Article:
Why I Can’t Be Perry Mason?

Recently, I had to call my internet provider, Cox Communications, to change the phone number they had listed on my account.  They had my brother’s number instead of mine, so they were unable to get a hold of me, which caused me to have to pay some type of late fee.  When I called customer service I expected to have a fight on my hands.  I thought I would speak to some guy who was grumpy after a long shift spent listening to people complain.

While the phone rang I got all my notes lined out, detailing why it was such an injustice that they had charged me that fee when it was their fault for having the wrong phone number.  Years of watching lawyers argue on TV was finally going to pay off.  Perry Mason and Atticus Finch were about to be proud.

“Thank you for calling Cox Communications, my name is Tim. How can I help you?” spoke a very cheerful voice.  Of course you are so cheerful, Tim, I thought.  You are probably the one who took my extra $25, I said to myself as I planned to launch my opening statements.

“Yes, Tim, I need you to change the phone number you have listed on my account and I need you to talk to someone about getting a late charged removed,” I said using my big boy voice.

“I am very sorry about that sir.  Let me take care of this for you,” Tim said.  “I will make sure I correct this issue.”

From there, Tim patiently listened to my complaint and updated my account information.  Not only did he refund my $25, but he even got me a better deal that will save me $10 a month and provide me with faster internet (apparently I was using a modem that was only slightly better than the old screechy AOL dial up).

In the book QBQ! The Question Behind the Question, author John G. Miller discusses personal accountability and how today’s society has “a problem that has resulted in an epidemic of blame, victim thinking, complaining and procrastination.”  Miller says that instead of asking “who dropped the ball?” we should ask “how can I help solve the problem.”

My call with Tim from Cox Communications is a perfect example of this.  Tim could have said that he was not responsible for Cox taking my $25 and shifted the blame to someone else.  But instead he asked, “what can I do to fix this?”  I think John G. Miller would feel that Tim handled the situation perfectly.

On the contrary, I had been constantly shifting blame.  It was Cox’s fault for not having the right number. It was my brother’s fault for not letting me know that they were calling his phone.  I wanted to shift blame and pick a fight rather than take responsibility.  I blame that on watching too many lawyer shows.  Just kidding.  Hopefully I will use this experience going forward to help me develop more personal accountability in all aspects of my life.

Remember the VHS?

On Monday, I referenced an article that discussed the importance of expressive writing when dealing with difficult events.  The article also touched on writing about positive experiences and it determined that the timing of your writing is also very important.  It said that people should only write about happy thoughts on Thursdays at 9:00am.  Just kidding

The story brought up a study that showed that people who counted their blessings once a week increased well being.  The participants who counted their blessings several times a week did not.  According to the study, counting blessings too often led people to become bored with the practice and they found it less fresh and meaningful over time.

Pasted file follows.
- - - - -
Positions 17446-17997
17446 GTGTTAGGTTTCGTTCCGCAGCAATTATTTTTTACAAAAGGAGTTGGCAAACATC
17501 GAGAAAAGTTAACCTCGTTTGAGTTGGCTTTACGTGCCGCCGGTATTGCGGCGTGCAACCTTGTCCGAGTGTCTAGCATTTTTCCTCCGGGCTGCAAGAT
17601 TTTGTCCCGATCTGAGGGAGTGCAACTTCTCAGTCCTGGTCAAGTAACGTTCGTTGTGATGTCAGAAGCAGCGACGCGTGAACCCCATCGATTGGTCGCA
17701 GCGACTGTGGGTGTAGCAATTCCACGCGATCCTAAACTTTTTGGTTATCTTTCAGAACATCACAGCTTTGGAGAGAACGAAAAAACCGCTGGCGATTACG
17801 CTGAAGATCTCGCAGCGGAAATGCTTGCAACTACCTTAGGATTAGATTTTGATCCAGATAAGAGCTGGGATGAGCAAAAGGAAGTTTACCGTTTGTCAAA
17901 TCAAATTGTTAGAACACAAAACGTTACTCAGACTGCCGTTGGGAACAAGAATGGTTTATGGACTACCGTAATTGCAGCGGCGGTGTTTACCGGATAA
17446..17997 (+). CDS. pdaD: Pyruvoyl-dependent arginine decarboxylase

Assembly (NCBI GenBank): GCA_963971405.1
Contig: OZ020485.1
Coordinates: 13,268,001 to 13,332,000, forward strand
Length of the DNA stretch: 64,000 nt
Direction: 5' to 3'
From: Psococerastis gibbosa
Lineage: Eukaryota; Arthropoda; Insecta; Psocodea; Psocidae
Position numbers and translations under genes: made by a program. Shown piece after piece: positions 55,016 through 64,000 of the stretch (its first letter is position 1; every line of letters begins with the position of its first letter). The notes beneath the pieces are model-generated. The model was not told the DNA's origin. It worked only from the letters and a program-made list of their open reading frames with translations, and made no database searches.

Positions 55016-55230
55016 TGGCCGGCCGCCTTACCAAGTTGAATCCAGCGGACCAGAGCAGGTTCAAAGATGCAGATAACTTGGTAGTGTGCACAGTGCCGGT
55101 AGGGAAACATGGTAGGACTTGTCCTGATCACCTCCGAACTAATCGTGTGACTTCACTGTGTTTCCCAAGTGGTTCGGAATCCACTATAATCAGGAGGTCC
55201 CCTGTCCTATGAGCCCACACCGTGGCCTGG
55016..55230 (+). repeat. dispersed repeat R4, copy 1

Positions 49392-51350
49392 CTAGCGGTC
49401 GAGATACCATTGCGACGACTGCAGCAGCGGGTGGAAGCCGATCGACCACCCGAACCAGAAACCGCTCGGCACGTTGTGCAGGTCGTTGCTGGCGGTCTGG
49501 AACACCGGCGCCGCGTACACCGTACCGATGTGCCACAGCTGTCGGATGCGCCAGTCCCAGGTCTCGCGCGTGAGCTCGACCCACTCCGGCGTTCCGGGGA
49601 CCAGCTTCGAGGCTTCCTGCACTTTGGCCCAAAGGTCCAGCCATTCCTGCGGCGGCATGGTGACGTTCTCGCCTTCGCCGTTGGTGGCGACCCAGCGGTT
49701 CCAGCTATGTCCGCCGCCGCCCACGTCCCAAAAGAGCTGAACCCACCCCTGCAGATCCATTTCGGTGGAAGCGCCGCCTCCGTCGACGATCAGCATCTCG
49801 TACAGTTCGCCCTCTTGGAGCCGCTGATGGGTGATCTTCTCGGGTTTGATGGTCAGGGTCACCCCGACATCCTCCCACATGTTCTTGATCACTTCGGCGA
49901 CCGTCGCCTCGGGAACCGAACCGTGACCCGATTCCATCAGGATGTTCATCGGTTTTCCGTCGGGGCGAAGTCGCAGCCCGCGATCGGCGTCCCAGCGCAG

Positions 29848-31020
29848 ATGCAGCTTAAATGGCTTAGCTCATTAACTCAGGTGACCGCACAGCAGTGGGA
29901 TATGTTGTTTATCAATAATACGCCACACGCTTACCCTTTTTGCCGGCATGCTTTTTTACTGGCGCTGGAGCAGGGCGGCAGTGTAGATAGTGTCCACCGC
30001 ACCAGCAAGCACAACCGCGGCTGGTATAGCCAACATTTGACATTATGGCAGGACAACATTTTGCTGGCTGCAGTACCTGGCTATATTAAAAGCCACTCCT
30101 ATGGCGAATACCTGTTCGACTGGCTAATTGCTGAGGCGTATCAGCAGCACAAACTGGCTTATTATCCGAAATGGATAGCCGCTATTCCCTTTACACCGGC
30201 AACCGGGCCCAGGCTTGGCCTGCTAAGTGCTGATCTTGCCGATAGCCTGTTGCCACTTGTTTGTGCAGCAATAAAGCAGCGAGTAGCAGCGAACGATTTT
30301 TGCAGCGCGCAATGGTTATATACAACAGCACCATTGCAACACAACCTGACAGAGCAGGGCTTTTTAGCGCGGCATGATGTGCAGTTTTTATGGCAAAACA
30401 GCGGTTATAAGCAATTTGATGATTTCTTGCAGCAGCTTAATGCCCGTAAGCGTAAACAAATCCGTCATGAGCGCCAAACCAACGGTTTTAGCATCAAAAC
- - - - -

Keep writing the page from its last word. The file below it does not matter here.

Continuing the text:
Although I think you can never spend too much time thanking God for your blessings, I can understand what they mean.  I can see how writing about blessings too much would lose some luster after awhile.

So I have decided to dedicate Thursdays on this blog to counting my blessings and I will be calling it Thankful Thursdays.  Another alliteration Adam? Alright, already.

Here goes the first Thankful Thursday:

Today I am thankful for DVD players.  Why DVD players you ask?  Seems like an odd thing to be thankful for, you say?  Yes, I suppose that it is a little odd, but let me explain.

I am currently in the process of helping my parents convert all of their old VHS tapes to DVDs.

On a side note, my parents have a VHS tape from as recently as 2011.  I didn’t even know that was possible.  I thought after YouTube was invented, VHS cassettes became illegal.  And it gets better…the thing that my parents thought was important enough to preserve for all of history and needed to be recorded onto a VHS was, get this, the 2011 MTV Music Awards.

Yes, you read that correctly.  I am surprised that my parents could find MTV on their television.  I think it is more than a few channels away from whatever station Diagnosis Murder is on.

Why on earth did they need to record this particular MTV Music Awards?  As far as I know, it has never been a family tradition to watch this any award show, much less this one.  The only thing I can think of is that they saw LL Cool J and thought it was an episode of NCIS: Los Angeles.

But that is enough about how hip my parents are, let’s get back to why I am thankful for DVD players.

Since I am converting dozens of VHS cassettes to DVDs, I have to rewind all the VHS tapes to make sure I record from the beginning.  Does anyone remember how long it takes to rewind a six hour long cassette?? About 12 hours, I think!

I’ve spent most of the other day just rewinding.  And after that I felt the need to unwind from a tough day.

Thus, I am thankful for DVD players which allow us to skip chapters at a time and also hit a menu button and automatically go back to the beginning of a video.  I already know the menu button will come in handy when my parents have a nice relaxing night of watching the 2011 MTV Music Awards.